Cover image for The architecture of science
Title:
The architecture of science
Author:
Galison, Peter, 1955-
Publication Information:
Cambridge, Mass. : MIT Press, [1999]

©1999
Physical Description:
xviii, 573 pages : illustrations (some color) ; 26 cm
Language:
English
ISBN:
9780262071901
Format :
Book

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Library
Call Number
Material Type
Home Location
Status
Central Library NA2543.S35 A73 1999 Adult Non-Fiction Central Closed Stacks
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Summary

Summary

This text presents interdisciplinary speculations on how architecture and science influence each other's practice, development and self-identity. The essays are organized into six sections: Of Secrecy and Openness; Science and Architecture in Early Modern Europe; Displaying and Concealing Technics in the 19th Century; Modern Space; Is Architecture Science?; Princton after Postmodernism: The Lewis Thomas Laboratory for Molecular Biology; and Centres, Cities and Colliders.


Author Notes

Emily Thompson is a Professor of History at Princeton University.


Table of Contents

Acknowledgments
Notes on Contributors
1 Buildings and the Subject of SciencePeter Galison
1 Of Secrecy and Openness: Science and Architecture in Early Modern Europe
2 Masculine Prerogatives: Gender, Space, and Knowledge in the Early Modern MuseumPaula Findlen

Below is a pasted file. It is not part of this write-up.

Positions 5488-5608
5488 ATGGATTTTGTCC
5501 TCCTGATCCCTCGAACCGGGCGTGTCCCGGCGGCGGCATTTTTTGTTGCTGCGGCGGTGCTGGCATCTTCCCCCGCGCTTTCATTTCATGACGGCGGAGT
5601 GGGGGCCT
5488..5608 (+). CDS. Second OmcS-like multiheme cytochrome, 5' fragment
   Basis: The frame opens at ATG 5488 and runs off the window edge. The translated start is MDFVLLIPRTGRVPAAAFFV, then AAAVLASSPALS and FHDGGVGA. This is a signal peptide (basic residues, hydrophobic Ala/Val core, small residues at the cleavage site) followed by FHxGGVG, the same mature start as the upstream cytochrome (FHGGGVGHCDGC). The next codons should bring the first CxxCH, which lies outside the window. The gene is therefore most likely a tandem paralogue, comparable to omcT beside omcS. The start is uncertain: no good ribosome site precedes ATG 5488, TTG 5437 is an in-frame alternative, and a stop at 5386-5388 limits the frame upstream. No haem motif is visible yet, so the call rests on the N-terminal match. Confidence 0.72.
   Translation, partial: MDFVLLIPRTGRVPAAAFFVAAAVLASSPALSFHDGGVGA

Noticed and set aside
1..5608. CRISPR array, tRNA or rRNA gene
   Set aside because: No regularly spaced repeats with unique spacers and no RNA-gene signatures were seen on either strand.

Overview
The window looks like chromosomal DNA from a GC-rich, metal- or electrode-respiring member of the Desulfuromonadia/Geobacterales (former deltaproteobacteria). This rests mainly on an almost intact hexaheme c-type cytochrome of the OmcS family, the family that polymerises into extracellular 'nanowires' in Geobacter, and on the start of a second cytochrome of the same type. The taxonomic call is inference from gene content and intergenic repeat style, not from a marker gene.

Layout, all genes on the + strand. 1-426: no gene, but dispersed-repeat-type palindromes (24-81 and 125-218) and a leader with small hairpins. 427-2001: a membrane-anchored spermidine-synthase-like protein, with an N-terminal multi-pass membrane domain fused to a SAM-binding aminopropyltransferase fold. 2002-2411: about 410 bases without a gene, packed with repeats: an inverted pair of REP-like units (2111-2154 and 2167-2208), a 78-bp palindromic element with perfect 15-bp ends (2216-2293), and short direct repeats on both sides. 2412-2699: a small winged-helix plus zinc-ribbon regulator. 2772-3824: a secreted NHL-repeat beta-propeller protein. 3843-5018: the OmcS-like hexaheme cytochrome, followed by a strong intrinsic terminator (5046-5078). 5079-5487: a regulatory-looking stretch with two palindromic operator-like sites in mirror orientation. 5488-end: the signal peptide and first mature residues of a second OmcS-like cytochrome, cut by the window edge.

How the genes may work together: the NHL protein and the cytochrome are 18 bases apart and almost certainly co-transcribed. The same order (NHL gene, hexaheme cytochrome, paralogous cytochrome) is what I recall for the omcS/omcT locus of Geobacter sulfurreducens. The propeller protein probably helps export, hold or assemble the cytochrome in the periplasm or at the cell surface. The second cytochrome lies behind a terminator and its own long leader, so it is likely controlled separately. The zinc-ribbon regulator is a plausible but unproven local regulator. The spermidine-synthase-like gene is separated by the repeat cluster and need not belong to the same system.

3 Alchemical Symbolism and Concealment: The Chemical House of LibaviusWilliam R. Newman
4 Openness and Empiricism: Values and Meaning in Early Architectural Writings and in Seventeenth-Century Experimental PhilosophyPamela O. Long
II Displaying and Concealing Technics in the Nineteenth Century
5 Architecture for SteamM. Norton Wise
6 Illuminating the Opacity of Achromatic Lens Production: Joseph von Fraunhofer's Use of Monastic Architecture and Space as a LaboratoryMyles W. Jackson
7 The Spaces of Cultural Representation, circa 1887 and 1969: Reflections on Museum Arrangement and Anthropological Theory in the Boasian and Evolutionary TraditionsGeorge W. Stocking Jr.
8 Bricks and Bones: Architecture and Science in Victorian BritianSophie Forgan
III Modern Space
9 "Spatial Mechanics": Scientific Metaphors in ArchitectureAdrian Forty
10 Diagramming the New World, or Hannes Meyer's "Scientization" of ArchitectureK. Michael Hays
11 Listening to/for Modernity: Architectural Acoustics and the Development of Modern Spaces in AmericaEmily Thompson
12 Of Beds and Benches: Building the Modern American HospitalAllan M. Brandt and David C. Sloane
IV Is Architecture Science?
13 Architecture, Science, and TechnologyAntoine Picon
14 Architecture as Science: Analogy or Disjunction?Alberto Perez-Gomez
15 The Mutual Limits of Architecture and ScienceKenneth Frampton
16 The Hounding of the SnarkDenise Scott Brown
V Princeton After Modernism: the Lewis Thomas Laboratory for Molecular Biology
17 Thoughts on the Architecture of the Scientific Workplace: Community, Change, and ContinuityRobert Venturi
18 The Design Process for the Human WorkplaceJames Collins Jr.
19 Life in the Lewis Thomas LaboratoryArnold J. Levine
20 Two Faces on Science: Building Identities for Molecular Biology and BiotechnologyThomas F. Gieryn
VI Centers, Cities, and Colliders
21 Architecture at FermilabRobert R. Wilson
22 The Architecture of Science: From D'Arcy Thompson to the SSCMoshe Safdie
23 Factory, Laboratory, Studio: Dispersing Sites of ProductionPeter Galison and Caroline A. Jones
Index

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